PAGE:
UK inflation plunged to its lowest level for nearly four years last month due to tumbling fuel costs and energy prices, according to official figures.
The Office for National Statistics (ONS) said the rate of the Consumer Price Index (CPI) fell more than expected to 0.8% in April – the lowest level since August 2016 and down sharply on the 1.5% recorded in March.
Most economists expected inflation to fall to 0.9%.
CPI is now far wide of the Bank of England’s 2% target, while it is set to drop sharply lower still, with some economists bracing for a near-zero headline rate of inflation by the summer.
The ONS said average petrol prices dropped by 10.4p a litre between March and April – the biggest fall since unleaded petrol records began in 1990 – amid the global oil price rout.
Energy prices also pushed inflation lower as regulator Ofgem reduced its default tariff cap.
Jonathan Athow, deputy national statistician for economic statistics at the ONS, said: “While the coronavirus limited the availability of some goods and services, its effect on prices was more muted.
“Falling petrol and diesel prices, combined with changes to the domestic energy price cap were the main reasons for lower inflation in April.
“Games, toys and hobbies saw rising prices, perhaps as people occupied their time at home.
“Food prices grew no more quickly than other goods and services, though fresh vegetables did see stronger rises.”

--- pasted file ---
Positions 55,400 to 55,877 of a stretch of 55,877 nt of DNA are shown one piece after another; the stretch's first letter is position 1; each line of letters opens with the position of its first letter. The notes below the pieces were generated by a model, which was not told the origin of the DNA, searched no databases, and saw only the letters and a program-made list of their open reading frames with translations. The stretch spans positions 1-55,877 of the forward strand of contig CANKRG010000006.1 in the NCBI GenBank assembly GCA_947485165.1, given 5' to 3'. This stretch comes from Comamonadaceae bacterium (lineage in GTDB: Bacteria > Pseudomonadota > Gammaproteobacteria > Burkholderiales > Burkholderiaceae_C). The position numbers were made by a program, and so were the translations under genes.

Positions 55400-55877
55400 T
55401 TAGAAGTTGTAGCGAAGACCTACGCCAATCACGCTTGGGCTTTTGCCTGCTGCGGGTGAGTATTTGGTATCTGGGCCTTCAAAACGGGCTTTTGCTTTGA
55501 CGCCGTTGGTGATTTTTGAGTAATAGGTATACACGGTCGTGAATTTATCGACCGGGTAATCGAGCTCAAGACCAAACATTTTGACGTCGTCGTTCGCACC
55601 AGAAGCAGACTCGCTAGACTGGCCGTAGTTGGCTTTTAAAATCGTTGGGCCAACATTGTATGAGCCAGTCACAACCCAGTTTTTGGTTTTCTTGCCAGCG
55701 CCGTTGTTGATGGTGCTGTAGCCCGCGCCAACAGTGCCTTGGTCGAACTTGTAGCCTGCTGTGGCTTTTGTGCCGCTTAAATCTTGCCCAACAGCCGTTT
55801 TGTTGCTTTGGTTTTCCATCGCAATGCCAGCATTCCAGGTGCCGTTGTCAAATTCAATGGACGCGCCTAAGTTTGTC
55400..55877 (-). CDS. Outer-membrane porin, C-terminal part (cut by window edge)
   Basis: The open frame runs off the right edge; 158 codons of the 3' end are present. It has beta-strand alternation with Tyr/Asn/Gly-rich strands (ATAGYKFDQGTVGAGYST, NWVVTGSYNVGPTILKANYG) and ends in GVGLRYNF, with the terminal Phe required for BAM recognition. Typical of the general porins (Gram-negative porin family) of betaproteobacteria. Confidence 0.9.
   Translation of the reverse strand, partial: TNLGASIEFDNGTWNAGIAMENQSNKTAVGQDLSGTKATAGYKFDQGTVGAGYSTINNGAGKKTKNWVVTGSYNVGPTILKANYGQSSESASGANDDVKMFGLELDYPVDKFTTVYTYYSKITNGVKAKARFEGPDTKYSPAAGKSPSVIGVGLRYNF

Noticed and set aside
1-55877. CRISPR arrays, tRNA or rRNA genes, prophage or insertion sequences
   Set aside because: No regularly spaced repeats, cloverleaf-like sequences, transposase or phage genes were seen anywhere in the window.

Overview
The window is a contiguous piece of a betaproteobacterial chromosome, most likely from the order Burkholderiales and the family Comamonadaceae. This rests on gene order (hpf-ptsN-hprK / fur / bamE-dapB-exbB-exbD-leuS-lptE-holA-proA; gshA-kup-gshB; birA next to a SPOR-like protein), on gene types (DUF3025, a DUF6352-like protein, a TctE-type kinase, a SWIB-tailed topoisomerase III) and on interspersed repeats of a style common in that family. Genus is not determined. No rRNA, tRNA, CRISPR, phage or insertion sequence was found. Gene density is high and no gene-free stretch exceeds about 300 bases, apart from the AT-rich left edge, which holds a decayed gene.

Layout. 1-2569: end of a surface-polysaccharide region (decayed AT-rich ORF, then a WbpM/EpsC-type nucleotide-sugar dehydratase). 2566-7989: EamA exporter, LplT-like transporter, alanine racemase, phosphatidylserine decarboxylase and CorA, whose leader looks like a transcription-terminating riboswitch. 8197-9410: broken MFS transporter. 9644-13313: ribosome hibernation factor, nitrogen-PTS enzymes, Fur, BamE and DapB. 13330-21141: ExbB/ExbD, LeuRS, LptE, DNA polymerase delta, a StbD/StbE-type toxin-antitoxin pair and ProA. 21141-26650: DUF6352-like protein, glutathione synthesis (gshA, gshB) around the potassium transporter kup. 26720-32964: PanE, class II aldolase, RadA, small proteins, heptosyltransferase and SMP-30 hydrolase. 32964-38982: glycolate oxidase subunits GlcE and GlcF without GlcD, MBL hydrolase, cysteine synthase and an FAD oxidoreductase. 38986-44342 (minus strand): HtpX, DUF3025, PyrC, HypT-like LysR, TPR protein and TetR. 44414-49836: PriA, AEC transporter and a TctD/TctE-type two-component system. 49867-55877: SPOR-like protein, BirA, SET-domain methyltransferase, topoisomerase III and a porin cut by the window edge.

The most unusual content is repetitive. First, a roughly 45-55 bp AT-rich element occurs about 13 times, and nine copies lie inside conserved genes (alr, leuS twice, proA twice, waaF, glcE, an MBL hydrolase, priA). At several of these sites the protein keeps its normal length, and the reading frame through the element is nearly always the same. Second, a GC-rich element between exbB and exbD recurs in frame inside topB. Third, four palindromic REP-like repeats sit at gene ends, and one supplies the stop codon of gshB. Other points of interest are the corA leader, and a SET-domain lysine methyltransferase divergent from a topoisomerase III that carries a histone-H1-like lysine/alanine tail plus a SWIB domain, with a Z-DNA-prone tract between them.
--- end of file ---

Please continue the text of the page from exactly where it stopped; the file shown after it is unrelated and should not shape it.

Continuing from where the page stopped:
The ONS said the Ofgem cap changes last month meant that gas prices fell 3.5% between March and April, while the cost of electricity edged 0.2% higher, compared with hikes of 9.3% and 10.9% respectively a year ago.
The figures showed some effects of the coronavirus crisis, with prices of fresh vegetables rising month-on-month in April, possibly as retailers switched to British-grown produce amid the pandemic, according to the ONS.
Long-life products – such as cook-in sauce and frozen fish – also saw price hikes last month as consumers stocked up to weather life in lockdown.
But the ONS cautioned over the challenges of collecting the inflation data, with 90 goods or services unavailable in April as panic buying and stockbuilding left some supermarket shelves bare across the UK.
The data also showed the Retail Price Index (RPI), a separate measure of inflation, was 1.5% in April, down from 2.6% in March.
The Consumer Price Index including owner-occupiers’ housing costs (CPIH) – the ONS’s preferred measure of inflation – was 0.9% last month, down from 1.5% in March.
Samuel Tombs, chief UK economist at Pantheon Macroeconomics, said inflation had taken a “big leap towards zero by the summer” as he said retailers were planning “further large price cuts”.
He predicted inflation would recover next year but was likely to remain below 2% for much of 2021.
“The inflation outlook, then, supports the (Bank of England’s) Monetary Policy Committee doing more to stimulate the economy at its next meeting in mid-June – we look for a further £100 billion of quantitative easing to be announced,” he added.